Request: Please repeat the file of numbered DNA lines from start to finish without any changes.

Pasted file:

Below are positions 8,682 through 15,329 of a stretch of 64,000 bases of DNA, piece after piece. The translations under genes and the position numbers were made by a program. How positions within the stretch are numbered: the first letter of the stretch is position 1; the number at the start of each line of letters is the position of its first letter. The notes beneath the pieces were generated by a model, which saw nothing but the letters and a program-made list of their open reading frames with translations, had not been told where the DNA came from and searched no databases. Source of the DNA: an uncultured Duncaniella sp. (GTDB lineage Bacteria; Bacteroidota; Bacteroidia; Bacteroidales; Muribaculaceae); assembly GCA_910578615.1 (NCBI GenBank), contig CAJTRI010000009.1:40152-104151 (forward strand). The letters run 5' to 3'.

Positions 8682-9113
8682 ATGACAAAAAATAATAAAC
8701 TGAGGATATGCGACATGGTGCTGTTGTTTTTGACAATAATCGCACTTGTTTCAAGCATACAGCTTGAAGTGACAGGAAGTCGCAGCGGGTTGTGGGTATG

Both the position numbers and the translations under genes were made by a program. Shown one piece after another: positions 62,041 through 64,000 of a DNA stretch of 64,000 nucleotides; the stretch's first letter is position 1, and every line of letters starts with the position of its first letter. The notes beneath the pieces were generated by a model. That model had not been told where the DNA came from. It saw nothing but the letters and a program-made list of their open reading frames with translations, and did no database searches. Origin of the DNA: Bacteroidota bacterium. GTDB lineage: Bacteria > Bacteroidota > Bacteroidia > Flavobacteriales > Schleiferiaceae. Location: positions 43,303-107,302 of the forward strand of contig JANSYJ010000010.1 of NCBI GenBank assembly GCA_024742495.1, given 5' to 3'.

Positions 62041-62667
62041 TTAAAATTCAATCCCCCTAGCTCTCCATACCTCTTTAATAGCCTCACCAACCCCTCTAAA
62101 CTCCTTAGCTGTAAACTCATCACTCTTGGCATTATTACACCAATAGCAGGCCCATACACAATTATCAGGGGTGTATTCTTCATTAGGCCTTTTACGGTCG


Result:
Below are positions 8,682 through 15,329 of a stretch of 64,000 bases of DNA, piece after piece. The translations under genes and the position numbers were made by a program. How positions within the stretch are numbered: the first letter of the stretch is position 1; the number at the start of each line of letters is the position of its first letter. The notes beneath the pieces were generated by a model, which saw nothing but the letters and a program-made list of their open reading frames with translations, had not been told where the DNA came from and searched no databases. Source of the DNA: an uncultured Duncaniella sp. (GTDB lineage Bacteria; Bacteroidota; Bacteroidia; Bacteroidales; Muribaculaceae); assembly GCA_910578615.1 (NCBI GenBank), contig CAJTRI010000009.1:40152-104151 (forward strand). The letters run 5' to 3'.

Positions 8682-9113
8682 ATGACAAAAAATAATAAAC
8701 TGAGGATATGCGACATGGTGCTGTTGTTTTTGACAATAATCGCACTTGTTTCAAGCATACAGCTTGAAGTGACAGGAAGTCGCAGCGGGTTGTGGGTATG

Both the position numbers and the translations under genes were made by a program. Shown one piece after another: positions 62,041 through 64,000 of a DNA stretch of 64,000 nucleotides; the stretch's first letter is position 1, and every line of letters starts with the position of its first letter. The notes beneath the pieces were generated by a model. That model had not been told where the DNA came from. It saw nothing but the letters and a program-made list of their open reading frames with translations, and did no database searches. Origin of the DNA: Bacteroidota bacterium. GTDB lineage: Bacteria > Bacteroidota > Bacteroidia > Flavobacteriales > Schleiferiaceae. Location: positions 43,303-107,302 of the forward strand of contig JANSYJ010000010.1 of NCBI GenBank assembly GCA_024742495.1, given 5' to 3'.

Positions 62041-62667
62041 TTAAAATTCAATCCCCCTAGCTCTCCATACCTCTTTAATAGCCTCACCAACCCCTCTAAA
62101 CTCCTTAGCTGTAAACTCATCACTCTTGGCATTATTACACCAATAGCAGGCCCATACACAATTATCAGGGGTGTATTCTTCATTAGGCCTTTTACGGTCG